Redondo’s fishing pier is closed to the public due to safety concerns until further notice. Olivia Sullivan/staff photo

Redondo’s fishing pier is closed to the public due to safety concerns until further notice. Olivia Sullivan/staff photo

City of Des Moines weighs $5.9-7.2M reconstruction plans for Redondo waterfront

City considering replacing or repairing fishing pier, restrooms and 300 feet of bulkheads along waterfront.

The Redondo fishing pier will remain closed until further notice as city of Des Moines officials decide on a reconstruction plan for the pier, bulkheads and restroom facilities along the waterfront.

Repair of all three elements would cost approximately $7.2 million, and each project is expected to be finished in a two to four-year timeline if the Des Moines Council decides to move ahead with this construction plan.

Brandon Carver, city of Des Moines Public Works director, presented an update to the council at Thursday night’s council meeting on Sept. 5.

The Redondo fishing pier was initially closed to the public due to safety concerns regarding the deteriorating structural integrity of the pier’s pillars on July 11.

As the pier and supportive pillars are underwater for a majority of the time, “these timber piers tend to rot from the inside out,” Carver said, noting the pier’s structural integrity isn’t visible from the outside.

Upon closure, a team of structural inspectors took action the very next day and following weeks, Carver said, who confirmed the structure is unsafe and should remain closed.

The Public Works consultant team is now looking for alternative options to restore or reconstruct the fishing pier, bulkheads and the pillars that support the restroom facilities. The city is also considering relocating the restrooms, Carver said.

City staff’s recommendation is to replace the pier entirely to meet current marine standards, Carver reported to the council Thursday night.

“It certainly is not cheap,” he said.

Replacing only the fishing pier is estimated to cost $2.5 million and the process from permitting to construction completion would take approximately four years, Carver said.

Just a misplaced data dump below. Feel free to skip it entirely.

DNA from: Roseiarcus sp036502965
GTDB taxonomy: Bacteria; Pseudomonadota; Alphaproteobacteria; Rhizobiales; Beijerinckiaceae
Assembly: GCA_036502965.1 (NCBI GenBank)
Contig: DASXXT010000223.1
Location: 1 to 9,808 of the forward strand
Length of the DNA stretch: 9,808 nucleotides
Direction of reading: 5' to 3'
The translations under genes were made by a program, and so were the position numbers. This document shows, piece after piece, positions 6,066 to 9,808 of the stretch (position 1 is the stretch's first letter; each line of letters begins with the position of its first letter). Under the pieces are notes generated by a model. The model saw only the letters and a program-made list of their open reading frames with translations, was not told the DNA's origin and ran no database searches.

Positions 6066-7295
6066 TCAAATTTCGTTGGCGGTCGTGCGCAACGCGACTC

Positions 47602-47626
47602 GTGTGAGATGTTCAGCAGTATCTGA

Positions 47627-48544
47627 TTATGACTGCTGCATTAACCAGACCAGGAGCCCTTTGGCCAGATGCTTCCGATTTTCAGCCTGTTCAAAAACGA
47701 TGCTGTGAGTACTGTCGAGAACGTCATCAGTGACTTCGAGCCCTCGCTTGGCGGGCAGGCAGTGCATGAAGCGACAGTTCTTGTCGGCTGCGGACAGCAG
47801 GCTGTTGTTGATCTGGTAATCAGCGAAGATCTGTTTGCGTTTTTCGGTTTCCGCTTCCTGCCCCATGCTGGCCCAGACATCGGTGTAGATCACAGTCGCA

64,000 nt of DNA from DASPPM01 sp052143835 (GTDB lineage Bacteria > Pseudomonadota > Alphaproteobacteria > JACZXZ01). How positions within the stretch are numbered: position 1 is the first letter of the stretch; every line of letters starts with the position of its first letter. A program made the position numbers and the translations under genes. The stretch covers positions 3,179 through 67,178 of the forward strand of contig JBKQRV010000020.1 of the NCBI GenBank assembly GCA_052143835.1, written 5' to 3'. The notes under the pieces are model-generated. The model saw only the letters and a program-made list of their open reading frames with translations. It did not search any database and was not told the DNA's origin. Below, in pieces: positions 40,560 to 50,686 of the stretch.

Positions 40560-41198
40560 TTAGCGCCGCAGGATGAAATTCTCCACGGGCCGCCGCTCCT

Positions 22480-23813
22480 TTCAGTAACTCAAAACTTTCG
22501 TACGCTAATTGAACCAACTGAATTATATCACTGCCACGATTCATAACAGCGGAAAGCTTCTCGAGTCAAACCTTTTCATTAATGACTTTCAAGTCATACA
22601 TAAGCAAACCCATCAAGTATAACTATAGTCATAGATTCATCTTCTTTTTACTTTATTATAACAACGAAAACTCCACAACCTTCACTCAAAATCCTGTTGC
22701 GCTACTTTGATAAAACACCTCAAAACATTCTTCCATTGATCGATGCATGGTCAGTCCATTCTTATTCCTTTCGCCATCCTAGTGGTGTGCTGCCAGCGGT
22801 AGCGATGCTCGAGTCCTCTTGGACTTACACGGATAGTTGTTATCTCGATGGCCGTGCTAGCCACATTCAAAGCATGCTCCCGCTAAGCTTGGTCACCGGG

The new and improved pier would be built similar to the reconstructed boardwalk, with a sustainable, concrete structure with the potential to “last at least half a century,” Carver explained, although stating the project’s design details are not finalized yet.

The downside to the recommendation though, Carver said, is that city staff encourages the pier to remain closed to the public.

A significant investment doesn’t happen overnight, Carver said.

Other alternatives presented at the meeting included a short-term, six-month repair plan and a mid-term repair option estimated to take two to three years.

Short-term repairs are estimated to cost $100,000 and would allow the pier to reopen within six months, but the pier would have a shorter lifespan of about two years, Carver said.

This “Band-Aid” fix type of strategy would use beams and brackets along the top of the deck or below deck to span over the piling where structural integrity has been reduced, Carver said.

In a sense it would be “bridging the bad,” Carver said because due to risk of tidal debris or logs, access to the pier would be closed during high tide events and would be susceptible to limited accessibility during major storms or other severe environmental conditions. The short-term repairs would also require monthly inspections.

After a storm in 2015 destroyed the previous Redondo boardwalk, the new walkway opened in November 2017 and was constructed with sustainable concrete structures and piles along the waterfront.

The new boardwalk is the ideal look and feel the city is hoping to replicate as it replaces the fishing pier, Carver said, noting the use of concrete piles, concrete beams and a decking structure with long life capability.

The mid-term repair option, for approximately $400,000, would allow the pier to open within two to three years by replacing the failing timber piles. The lifespan of the pier after completion of this option would last about 10 years, Carver said.

Aside from the pier, Redondo’s bulkheads and the supportive pillars for the restroom also need repairs.

“They don’t last forever,” Carver said.

Diving into a financial breakdown of the reconstruction plans, repair of all three elements totals an estimated $7.2 million.